For my money, ultimately, if Scripture is God’s own word, then its truthfulness is safeguarded, not by our efforts to harmonize any apparent inconsistency or even in our sophisticated arguments to prove the absence of error. Rather, scriptural truthfulness is simply the outworking of God’s faithfulness.⁹ That is to say, the truthfulness of Scripture is grounded in the faithfulness of God to his own word. Unsurprisingly, this is precisely what we find repeated in Psalm 119 and Revelation 21–22: God’s word is truthful because it reflects the truthfulness of God himself.

What makes Scripture compelling to us is the Holy Spirit’s testimony. As the Westminster Confession says, “Our full persuasion and assurance of the infallible truth and divine authority thereof, is from the inward work of the Holy Spirit bearing witness by and with the Word in our hearts.”¹⁰ That derives from Jesus’s own words that the Holy Spirit “will guide you into all the truth” (John 16:13). Scripture is authenticated through the witness of the Spirit of God that tells us that God’s word can be trusted. The Bible is God’s word not because we have “evidence that demands a verdict,” nor because of any church council that said so, but on account of the witness of the Holy Spirit to our spirit that we are reading the true words of a truthful God in Holy Scripture. All other evidence, from apologetics or historical theology, is secondary to the work of the Holy Spirit in authoring and authenticating Scripture.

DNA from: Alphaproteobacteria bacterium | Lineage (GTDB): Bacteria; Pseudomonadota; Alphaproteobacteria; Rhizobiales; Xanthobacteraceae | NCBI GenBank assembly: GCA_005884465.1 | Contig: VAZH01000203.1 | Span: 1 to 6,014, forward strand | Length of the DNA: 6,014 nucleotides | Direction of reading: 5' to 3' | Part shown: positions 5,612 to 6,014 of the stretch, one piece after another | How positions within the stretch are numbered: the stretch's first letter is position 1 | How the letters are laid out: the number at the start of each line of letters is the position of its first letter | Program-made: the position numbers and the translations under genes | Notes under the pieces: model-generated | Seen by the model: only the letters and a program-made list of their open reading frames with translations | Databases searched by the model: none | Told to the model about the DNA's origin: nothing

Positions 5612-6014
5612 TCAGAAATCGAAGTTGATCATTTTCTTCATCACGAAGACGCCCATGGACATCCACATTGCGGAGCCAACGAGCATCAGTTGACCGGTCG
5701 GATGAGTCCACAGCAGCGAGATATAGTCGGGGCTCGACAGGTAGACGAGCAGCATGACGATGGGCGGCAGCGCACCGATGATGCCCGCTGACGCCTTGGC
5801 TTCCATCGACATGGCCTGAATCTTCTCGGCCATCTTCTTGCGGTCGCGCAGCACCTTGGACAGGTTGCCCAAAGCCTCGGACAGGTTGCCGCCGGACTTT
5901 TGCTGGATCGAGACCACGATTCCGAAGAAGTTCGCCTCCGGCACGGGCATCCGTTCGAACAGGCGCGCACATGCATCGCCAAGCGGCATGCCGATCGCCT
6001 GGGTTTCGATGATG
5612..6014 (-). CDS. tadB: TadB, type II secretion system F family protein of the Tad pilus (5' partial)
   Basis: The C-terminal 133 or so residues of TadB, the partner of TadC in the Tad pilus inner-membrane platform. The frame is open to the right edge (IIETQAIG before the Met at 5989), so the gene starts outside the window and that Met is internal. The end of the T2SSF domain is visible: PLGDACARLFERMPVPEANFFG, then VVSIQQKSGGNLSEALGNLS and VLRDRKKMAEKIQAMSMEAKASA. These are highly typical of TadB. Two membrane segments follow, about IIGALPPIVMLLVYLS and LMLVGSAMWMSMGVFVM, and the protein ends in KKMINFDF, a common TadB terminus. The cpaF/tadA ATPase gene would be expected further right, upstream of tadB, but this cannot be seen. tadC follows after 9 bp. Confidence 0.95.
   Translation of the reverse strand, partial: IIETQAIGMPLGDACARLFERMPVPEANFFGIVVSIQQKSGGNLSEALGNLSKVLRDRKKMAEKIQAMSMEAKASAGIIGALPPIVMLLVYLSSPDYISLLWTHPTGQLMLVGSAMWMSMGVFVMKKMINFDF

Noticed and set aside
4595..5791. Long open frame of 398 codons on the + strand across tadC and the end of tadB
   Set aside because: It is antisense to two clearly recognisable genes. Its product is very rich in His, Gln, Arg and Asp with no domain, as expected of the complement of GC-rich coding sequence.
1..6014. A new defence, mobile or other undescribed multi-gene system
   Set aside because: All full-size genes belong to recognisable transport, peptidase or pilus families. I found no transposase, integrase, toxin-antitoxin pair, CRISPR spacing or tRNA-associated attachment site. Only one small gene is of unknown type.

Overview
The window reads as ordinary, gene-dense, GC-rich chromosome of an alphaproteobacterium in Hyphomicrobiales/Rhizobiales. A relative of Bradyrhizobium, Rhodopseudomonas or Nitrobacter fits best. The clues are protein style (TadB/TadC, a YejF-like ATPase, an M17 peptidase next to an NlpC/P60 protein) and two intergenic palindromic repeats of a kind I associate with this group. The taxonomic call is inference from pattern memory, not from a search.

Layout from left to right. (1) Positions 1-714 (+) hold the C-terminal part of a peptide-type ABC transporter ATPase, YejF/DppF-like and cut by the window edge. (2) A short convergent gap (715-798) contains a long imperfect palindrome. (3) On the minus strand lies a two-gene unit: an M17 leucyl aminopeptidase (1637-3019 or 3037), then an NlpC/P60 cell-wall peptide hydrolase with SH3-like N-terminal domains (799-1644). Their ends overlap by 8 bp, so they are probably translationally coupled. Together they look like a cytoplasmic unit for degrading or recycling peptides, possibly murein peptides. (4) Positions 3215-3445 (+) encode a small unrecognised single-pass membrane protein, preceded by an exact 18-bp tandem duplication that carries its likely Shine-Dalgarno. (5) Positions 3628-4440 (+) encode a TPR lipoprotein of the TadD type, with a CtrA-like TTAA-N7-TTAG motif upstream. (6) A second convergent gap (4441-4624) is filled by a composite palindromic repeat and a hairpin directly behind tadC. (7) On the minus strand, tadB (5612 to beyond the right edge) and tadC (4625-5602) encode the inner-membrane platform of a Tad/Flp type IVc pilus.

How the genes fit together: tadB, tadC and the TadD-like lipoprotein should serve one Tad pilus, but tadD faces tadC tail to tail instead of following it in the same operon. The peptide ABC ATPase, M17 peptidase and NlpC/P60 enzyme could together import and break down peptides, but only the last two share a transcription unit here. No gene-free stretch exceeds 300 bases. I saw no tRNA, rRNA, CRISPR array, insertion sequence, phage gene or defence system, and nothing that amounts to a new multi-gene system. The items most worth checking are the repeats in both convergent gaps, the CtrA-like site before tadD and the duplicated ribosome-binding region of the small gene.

This article is adapted from Seven Things I Wish Christians Knew about the Bible by Michael F. Bird.

  1. Michael R. Licona, The Resurrection of Jesus: A New Historiographical Approach (Downers Grove, IL: InterVarsity Press, 2011).
  2. D. A. Carson, “Matthew,” in The Expositor’s Bible Commentary: Matthew and Mark, ed. T. Longman and D. E. Garland, rev. ed. (Grand Rapids: Zondervan, 2010), 650.